Turkey's president Recep Tayyip Erdogan praised a decision to repeat Istanbul's mayoral election, which his party narrowly lost, saying a rerun would remove the pall cast over the March vote by allegations of "organised corruption".
The Supreme Electoral Council late on Monday nullified the results of the March 31st poll in which the opposition's Ekrem Imamoglu defeated the ruling party's candidate by about 13,000 votes. A new election will be held on June 23rd.
On Tuesday the Turkish lira fell to its lowest level since October while the country’s bonds came under pressure, as the controversial decision to annul the election results sharpened investor concerns.
Mr Erdogan’s ruling Justice and Development party (AKP) had contested the Istanbul poll result, claiming voter fraud and other irregularities. The president told members of his party that he had initially been prepared to accept the result but that a series of recounts in the ensuing weeks revealed that “15,000 AKP voters’ electoral will had been usurped”.
“I sincerely believe there was organised corruption and full illegalities and irregularities in the Istanbul municipality election,” said Mr Erdogan.
The decision to rerun the mayoral election outraged the opposition, with the head of Mr Imamoglu's Republican People's party (CHP) accusing the electoral board members of colluding with the AKP. "You are destroying the rule of law and justice. With this decision, they rejected the people's will. They were unable to prove that a single voter committed fraud," said Kemal Kilicdaroglu, CHP chairman.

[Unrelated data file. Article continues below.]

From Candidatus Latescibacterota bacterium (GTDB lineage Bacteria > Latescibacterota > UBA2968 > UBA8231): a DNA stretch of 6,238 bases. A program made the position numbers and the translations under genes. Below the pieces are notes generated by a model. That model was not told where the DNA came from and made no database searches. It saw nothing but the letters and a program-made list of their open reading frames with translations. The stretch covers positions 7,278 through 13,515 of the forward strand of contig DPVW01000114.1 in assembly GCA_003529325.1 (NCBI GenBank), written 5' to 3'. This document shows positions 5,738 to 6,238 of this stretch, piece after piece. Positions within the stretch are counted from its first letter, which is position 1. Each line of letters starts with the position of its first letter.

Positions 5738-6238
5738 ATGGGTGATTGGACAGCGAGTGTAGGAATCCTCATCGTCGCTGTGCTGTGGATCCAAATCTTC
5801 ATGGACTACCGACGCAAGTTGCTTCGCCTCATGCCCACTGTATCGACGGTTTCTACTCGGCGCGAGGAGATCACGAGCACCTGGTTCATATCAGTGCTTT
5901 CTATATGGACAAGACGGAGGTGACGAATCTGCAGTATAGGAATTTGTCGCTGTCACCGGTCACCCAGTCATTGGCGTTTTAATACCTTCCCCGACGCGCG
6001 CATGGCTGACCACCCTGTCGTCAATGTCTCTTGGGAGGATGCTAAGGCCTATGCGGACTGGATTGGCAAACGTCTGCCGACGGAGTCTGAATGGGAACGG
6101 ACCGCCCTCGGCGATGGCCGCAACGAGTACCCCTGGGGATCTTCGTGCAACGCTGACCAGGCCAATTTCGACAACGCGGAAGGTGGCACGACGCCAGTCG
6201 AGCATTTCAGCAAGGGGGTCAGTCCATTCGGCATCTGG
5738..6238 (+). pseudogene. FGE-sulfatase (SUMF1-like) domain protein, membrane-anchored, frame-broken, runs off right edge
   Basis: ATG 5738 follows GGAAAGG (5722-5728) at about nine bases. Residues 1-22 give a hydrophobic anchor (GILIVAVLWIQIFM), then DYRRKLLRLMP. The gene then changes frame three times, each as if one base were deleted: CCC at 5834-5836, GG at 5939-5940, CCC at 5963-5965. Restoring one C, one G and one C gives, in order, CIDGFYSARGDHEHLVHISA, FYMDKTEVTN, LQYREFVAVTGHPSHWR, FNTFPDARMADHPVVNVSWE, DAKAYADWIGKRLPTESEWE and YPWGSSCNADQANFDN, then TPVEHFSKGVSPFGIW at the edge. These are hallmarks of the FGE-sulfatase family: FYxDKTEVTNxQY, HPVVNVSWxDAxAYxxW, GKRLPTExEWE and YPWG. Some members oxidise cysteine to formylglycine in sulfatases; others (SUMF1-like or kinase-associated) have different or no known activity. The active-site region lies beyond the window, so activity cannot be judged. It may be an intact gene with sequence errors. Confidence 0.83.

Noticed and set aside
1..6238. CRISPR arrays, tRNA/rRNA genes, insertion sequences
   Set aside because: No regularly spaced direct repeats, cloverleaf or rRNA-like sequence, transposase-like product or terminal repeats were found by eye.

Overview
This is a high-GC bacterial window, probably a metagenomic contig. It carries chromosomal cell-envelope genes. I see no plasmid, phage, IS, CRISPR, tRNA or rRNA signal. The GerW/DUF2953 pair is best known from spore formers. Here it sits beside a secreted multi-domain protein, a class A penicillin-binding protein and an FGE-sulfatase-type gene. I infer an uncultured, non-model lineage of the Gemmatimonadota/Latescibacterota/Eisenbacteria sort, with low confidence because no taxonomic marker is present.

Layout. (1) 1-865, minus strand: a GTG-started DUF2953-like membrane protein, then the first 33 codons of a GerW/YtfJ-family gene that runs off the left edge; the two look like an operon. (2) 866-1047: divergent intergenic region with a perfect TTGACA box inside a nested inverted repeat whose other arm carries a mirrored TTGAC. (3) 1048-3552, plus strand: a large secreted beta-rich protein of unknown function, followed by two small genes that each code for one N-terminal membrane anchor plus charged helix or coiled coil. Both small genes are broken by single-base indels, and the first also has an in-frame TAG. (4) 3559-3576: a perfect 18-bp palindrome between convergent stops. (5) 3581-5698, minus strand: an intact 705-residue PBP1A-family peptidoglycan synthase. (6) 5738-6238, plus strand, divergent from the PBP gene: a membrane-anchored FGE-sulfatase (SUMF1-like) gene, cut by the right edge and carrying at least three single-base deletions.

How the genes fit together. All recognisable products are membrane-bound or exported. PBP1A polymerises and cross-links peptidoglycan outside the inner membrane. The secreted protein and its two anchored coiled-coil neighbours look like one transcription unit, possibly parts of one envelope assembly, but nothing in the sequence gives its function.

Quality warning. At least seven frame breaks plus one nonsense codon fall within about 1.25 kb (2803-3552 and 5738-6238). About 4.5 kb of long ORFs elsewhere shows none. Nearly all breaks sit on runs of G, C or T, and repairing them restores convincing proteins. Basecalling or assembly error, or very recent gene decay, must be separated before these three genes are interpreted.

Meral Aksener, head of the opposition Good party that backed Mr Imamoglu, said the decision to nullify the March vote amounted to "theft".
A number of smaller parties, including the conservative Felicity party which won about 100,000 votes in the disputed poll, also expressed support for Mr Imamoglu, signalling they could withdraw their candidates from the rerun election.
Tusiad, Turkey's largest business group, said the rerun would distract from efforts to rescue the country's economy from recession. "During a time when we need to be focused on an agenda of comprehensive economic and democratic reforms, a return to an election environment is worrisome," it said on Twitter.
Mr Erdogan lashed out at members of the business community for their “strange” remarks after the election body’s ruling. “If you work in the economy or are a businessman, do your job,” he said. “If you are aiming to intervene with the electoral judiciary, then we know where you stand and our view of you will change accordingly.” – Copyright The Financial Times Limited 2019